The yellow brick road at Skylight Music Theatre leads to a refreshing evening of holiday entertainment that provides all the cheerful sentimentality you need for the season without overdosing you on Santas, snowflakes and carols.
No one was more surprised than John Oliver at the world’s reaction to his takedown of the Miss America Pageant, specifically its claim of providing millions in academic scholarships for women. Women’s scholarship funds such as the Society of Women Engineers received a major bump in both donations and website visits thanks to Oliver’s satirical treatment of the pageant.
Karen Olivo’s next performance will be far from the glittering lights of Broadway, where she won a Tony Award for her performance as Anita in the 2009 Broadway revival of West Side Story. She’ll appear in the city she now calls home — Madison.
High school senior Kenny Barrett is not popular. In fact, he’s picked on and teased. His response to the situation has put everyone around him on high alert, and he’s required to make a public apology to the entire school body. But what will the brooding teenager do next?
How Kenny’s family copes with his situation is at the heart of From Up Here, a 2008 New York Drama Desk and Outer Critics’ Circle nominee for best play and the season opener for Madison’s Forward Theater.
Alas, poor Shakespeare! You thought you knew him well … and then came a merry band of pranksters to ruffle your refined sensibilities. That’s what happens in the uproarious The Complete Works of William Shakespeare (abridged) [revised].
It’s common for Milwaukee Rep actors to shuffle through various roles in the company’s annual production of Charles Dickens’ A Christmas Carol, but Jonathan Smoots has taken it to a new level.
Given that the legendary pianist Liberace was a Milwaukee native, the Milwaukee Repertory Theater had reason to believe local audiences would embrace its 2010 biographical cabaret performance starring local musician Jack Forbes Wilson as Mr. Showmanship himself. But Liberace! more than earned its explanation point.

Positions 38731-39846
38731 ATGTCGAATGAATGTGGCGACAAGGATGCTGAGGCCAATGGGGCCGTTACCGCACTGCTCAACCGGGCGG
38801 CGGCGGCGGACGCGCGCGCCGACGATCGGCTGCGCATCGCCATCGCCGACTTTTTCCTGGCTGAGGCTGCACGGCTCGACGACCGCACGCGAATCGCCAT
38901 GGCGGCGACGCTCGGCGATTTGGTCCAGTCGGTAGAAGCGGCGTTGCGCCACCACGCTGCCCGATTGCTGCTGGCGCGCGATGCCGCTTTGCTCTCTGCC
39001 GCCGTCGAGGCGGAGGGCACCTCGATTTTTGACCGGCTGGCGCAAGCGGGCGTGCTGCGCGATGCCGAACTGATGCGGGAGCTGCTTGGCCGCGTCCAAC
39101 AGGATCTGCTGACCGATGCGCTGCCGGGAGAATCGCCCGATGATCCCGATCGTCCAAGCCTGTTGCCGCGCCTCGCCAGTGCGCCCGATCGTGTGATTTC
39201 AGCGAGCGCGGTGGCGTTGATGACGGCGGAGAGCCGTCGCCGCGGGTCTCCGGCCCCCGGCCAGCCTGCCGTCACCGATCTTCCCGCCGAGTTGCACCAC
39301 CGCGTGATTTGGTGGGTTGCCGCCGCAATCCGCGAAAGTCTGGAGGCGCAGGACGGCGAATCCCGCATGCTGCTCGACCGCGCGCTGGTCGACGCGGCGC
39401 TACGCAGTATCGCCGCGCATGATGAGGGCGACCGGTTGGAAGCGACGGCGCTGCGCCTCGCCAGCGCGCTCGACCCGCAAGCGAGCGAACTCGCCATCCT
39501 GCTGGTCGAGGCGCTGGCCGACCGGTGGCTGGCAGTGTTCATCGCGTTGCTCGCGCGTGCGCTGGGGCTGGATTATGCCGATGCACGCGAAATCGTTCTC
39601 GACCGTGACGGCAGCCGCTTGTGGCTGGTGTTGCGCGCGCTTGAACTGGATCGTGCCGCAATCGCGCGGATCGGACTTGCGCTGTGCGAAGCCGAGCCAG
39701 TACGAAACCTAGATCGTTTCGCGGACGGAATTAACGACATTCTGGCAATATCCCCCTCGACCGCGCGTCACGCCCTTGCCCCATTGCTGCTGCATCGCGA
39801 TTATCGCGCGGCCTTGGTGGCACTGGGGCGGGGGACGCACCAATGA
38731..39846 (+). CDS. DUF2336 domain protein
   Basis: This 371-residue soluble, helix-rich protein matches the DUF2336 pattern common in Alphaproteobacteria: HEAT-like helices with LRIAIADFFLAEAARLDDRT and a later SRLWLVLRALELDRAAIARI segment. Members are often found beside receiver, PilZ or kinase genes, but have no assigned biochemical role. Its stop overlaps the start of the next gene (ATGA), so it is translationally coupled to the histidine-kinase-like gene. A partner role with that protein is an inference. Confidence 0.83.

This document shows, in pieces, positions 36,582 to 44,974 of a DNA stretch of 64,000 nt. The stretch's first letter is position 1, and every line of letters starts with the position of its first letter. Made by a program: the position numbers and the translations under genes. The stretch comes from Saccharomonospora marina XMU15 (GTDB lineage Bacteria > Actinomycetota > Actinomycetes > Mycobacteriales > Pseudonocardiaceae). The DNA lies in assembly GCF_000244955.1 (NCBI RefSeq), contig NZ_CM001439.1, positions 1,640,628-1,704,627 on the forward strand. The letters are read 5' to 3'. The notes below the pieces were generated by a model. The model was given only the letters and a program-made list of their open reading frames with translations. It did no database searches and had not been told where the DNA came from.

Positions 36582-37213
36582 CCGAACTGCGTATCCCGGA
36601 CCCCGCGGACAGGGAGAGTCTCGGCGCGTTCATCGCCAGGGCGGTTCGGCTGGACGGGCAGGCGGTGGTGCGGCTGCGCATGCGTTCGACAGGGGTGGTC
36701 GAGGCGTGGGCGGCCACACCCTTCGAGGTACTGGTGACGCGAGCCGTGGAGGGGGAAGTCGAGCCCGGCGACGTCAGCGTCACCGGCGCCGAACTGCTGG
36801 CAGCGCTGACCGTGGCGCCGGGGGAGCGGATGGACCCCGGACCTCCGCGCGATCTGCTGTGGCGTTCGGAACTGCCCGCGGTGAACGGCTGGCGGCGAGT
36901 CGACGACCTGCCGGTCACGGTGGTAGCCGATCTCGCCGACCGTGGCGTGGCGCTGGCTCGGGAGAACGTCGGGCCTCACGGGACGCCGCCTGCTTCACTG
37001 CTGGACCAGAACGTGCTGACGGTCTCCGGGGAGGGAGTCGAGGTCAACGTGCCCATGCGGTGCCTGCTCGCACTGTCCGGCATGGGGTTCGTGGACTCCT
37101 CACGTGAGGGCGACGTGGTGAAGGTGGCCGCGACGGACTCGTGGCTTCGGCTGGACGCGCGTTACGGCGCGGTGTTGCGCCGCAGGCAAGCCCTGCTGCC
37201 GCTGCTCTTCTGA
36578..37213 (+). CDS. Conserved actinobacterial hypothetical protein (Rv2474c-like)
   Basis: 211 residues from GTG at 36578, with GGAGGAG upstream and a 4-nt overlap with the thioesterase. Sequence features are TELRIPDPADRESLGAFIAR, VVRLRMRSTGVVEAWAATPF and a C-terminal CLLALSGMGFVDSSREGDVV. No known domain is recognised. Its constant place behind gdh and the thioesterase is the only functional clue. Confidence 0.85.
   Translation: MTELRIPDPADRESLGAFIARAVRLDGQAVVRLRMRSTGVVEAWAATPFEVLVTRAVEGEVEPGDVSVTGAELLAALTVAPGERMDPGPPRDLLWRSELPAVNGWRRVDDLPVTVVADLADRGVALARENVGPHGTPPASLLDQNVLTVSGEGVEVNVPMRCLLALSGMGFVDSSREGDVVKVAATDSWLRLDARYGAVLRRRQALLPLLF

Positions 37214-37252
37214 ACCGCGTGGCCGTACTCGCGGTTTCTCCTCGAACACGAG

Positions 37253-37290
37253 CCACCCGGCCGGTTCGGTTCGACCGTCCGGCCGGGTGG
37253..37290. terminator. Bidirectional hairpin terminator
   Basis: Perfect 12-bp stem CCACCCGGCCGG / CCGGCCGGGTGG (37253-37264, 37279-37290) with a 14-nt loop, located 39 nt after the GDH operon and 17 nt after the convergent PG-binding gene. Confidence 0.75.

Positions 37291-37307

This November, the Milwaukee Theatre will transform into the African savannah, as The Lion King’s national tour rolls into town for four weeks. The lavish production, originally directed by Julie Taymor and featuring music by Elton John and Tim Rice, has gifted singers, actors and dancers, plus impressive set and costuming elements.
Turning successful film and television programming into stage productions is the way the entertainment industry operates these days, and the classic holiday special Rudolph the Red-Nosed Reindeer isn’t exempt from the trend. Fifty years after the original TV special first aired, a stage version of the beloved holiday tale is currently being produced at theaters across the United States, and a national touring production is crisscrossing North America.
Bill Cosby remembers fondly a show he performed at Madison’s Overture Center for the Arts several years ago — especially the couple who arrived late.
Dr. Maurice Temerlin didn’t think he was doing anything wrong when he brought his adopted daughter Lucy home from Africa in the 1960s. He and his wife simply hoped to raise her like any other child, alongside their young son. And so they did, spending the next decade teaching her manners, helping her learn to speak and watching her flip through magazines and care for her cat.
But there’s underlying drama in this domestic tale: Lucy was a chimpanzee, never meant to sleep on a king-size bed — and not always the better for doing it.